BOMBS PAINTED ON SIDE OF BOMBERS

Discussion in 'Aviation' started by JOHNRICE, Mar 30, 2013.

  1. JOHNRICE

    JOHNRICE New Member

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    I know each bomb was for a mission. I have seen several bombers with stars painted above the bomb, some had the letter R above to painted bomb. What did the star or the letter mean?

    Thanks
     
  2. Airframes

    Airframes Benevolens Magister

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    Would depend on what type of aircraft, which Air Force, when, and where. Most likely it would mean (during WW2) an operation flown via Russia. Other examples, shown on RAF/RAAF bombers were an ice cream cone, denoting an operation to Italy.
     
  3. mikewint

    mikewint Well-Known Member

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    Terry, I got to ask, why in the world an ice cream cone, and why for Italy?
     
  4. michaelmaltby

    michaelmaltby Well-Known Member

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    Italy = gelato, I'm guessing (milk run). On an RAF bomber "R" = Ruhr valley, I'm guessing (tough run).

    MM
     
  5. Aozora

    Aozora Well-Known Member

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  6. Airframes

    Airframes Benevolens Magister

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    Yep. In the UK at that time, Italy was associated with Italians in Britain, pre-war, running ice cream shops. A run to Milan or Turin, was considered a 'milk run', to an extent, so, rather than show a bomb on the mission tally, an ice cream cone was often used.
    I haven't heard of a 'R' being used to denote a Ruhr target - and the majority of targets were in the Ruhr anyway. Without seeing the symbol - and the nationality of aircraft and Air Force - I would guess that a star and 'R' combination would mean a 'shuttle' mission, either by USAAF or RAF Bomber Command, where a landing was made in Russia, for example at Yagodnik, before returning, via another target, to the UK (or Italy if 15th USAAF or MEAF).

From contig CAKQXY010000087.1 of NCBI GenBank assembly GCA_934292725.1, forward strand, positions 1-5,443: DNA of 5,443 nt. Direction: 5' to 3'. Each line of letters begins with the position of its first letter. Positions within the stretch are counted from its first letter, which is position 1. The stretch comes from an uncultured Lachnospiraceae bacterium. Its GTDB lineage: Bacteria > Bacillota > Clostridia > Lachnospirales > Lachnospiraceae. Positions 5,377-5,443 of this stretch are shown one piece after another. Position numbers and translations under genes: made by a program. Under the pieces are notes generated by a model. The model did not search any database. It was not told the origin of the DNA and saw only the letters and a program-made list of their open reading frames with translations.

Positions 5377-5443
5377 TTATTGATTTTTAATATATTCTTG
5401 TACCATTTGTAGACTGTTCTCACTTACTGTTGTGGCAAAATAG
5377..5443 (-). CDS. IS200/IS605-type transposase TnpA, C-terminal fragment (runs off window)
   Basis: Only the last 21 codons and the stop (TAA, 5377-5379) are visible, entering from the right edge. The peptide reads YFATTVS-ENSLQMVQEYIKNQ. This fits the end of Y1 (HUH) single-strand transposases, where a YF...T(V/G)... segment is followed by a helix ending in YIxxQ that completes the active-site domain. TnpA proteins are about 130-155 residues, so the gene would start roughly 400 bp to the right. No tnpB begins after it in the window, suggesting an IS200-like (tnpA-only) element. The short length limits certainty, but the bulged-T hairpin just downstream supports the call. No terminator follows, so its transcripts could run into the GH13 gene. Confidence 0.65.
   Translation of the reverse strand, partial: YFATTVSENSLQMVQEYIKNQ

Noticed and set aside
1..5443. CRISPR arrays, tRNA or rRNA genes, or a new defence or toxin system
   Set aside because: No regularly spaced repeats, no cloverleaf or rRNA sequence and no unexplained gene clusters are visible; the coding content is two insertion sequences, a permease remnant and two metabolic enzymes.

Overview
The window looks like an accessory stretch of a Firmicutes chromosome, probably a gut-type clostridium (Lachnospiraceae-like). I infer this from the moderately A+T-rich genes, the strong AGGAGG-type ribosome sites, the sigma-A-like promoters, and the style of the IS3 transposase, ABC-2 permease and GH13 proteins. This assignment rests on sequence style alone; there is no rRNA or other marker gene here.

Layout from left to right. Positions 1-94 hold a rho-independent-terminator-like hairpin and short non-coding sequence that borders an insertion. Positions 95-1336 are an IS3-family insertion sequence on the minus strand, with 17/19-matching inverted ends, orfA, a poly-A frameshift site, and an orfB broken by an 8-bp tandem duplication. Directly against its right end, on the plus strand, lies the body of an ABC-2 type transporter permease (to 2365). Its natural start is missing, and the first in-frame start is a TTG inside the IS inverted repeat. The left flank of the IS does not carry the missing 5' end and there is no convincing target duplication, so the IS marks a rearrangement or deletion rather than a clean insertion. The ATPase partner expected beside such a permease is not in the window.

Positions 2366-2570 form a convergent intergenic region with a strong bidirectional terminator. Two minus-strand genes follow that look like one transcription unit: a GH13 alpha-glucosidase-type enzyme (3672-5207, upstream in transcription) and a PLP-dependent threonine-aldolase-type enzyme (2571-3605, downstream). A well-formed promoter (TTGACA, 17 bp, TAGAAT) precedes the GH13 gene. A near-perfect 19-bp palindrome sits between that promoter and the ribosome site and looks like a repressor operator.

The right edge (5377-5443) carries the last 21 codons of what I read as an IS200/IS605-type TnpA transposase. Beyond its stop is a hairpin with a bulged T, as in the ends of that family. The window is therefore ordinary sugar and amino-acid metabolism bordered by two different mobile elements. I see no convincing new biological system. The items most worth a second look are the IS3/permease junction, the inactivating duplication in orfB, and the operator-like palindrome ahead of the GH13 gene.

Of course, again depending on the aircraft in question etc, it could be related to something specific to the unit/aircraft involved.
     
  7. Greyman

    Greyman Active Member

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    Yeah, you often see British and Commonwealth pilots refer to the Italian fliers as 'Ice Cream Merchants'.

    Kind of as if - today for instance - we fought a war with India and dismissively called them '7-Eleven Clerks' and painted Slurpees on the sides of our aircraft.
     
  8. mikewint

    mikewint Well-Known Member

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    Terry, et al, thanks, makes sense now
     
  9. A4K

    A4K Well-Known Member

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    With Terry. Really depends which Air force, unit or sometimes individual aircraft, and when and where...

    RAF bombers for example mostly used yellow bombs to denote missions, but not always. Sometimes white bombs were used to denote milk runs, sometimes personal symbols, either as preferred by the pilot and/or crew, or in connection to the aircraft's code letter. Ventura EG-B ('B-Beer') had beer bottles, for example.
     
  10. stug3

    stug3 Active Member

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    ‘Pinocchio’, a veteran Halifax of No 102 Squadron at Pocklington, has the bomb symbol for its 26th operation painted on its fuselage by a member of the ground crew, April 1943. The ice cream cornets represent raids on Italian targets and the key indicates the aircraft’s 21st operation.
    [​IMG]
     
  11. Airframes

    Airframes Benevolens Magister

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    Great example, thanks for posting.
     
  12. Njaco

    Njaco The Pop-Tart Whisperer
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    "R" might also be for 'Rhubard" or 'Rodeo"? Yes? or some similar named bomber type mission?
     
  13. Airframes

    Airframes Benevolens Magister

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    Well 'Rhubarb' was a fighter op, normally, but not always, in pairs, at low level in marginal weather conditions (hence the name 'Rhubarb', as in 'down among the rhubarb').
    'Rodeo' was a day bomber op, with a relatively small bomber formation, escorted by a heavier fighter prescence, the aim being to bring up the Luftwaffe fighters.
    Those day-bomber squadrons involved which did paint ops symbols, Mitchels, Bostons etc. tended to just stick with the 'standard' bomb logo.
    I think the combination of a star, with a letter 'R', most probably indicated a trip via Russia. Although I can't state this as a certainty, it seems to me to be the most likely reason.
     
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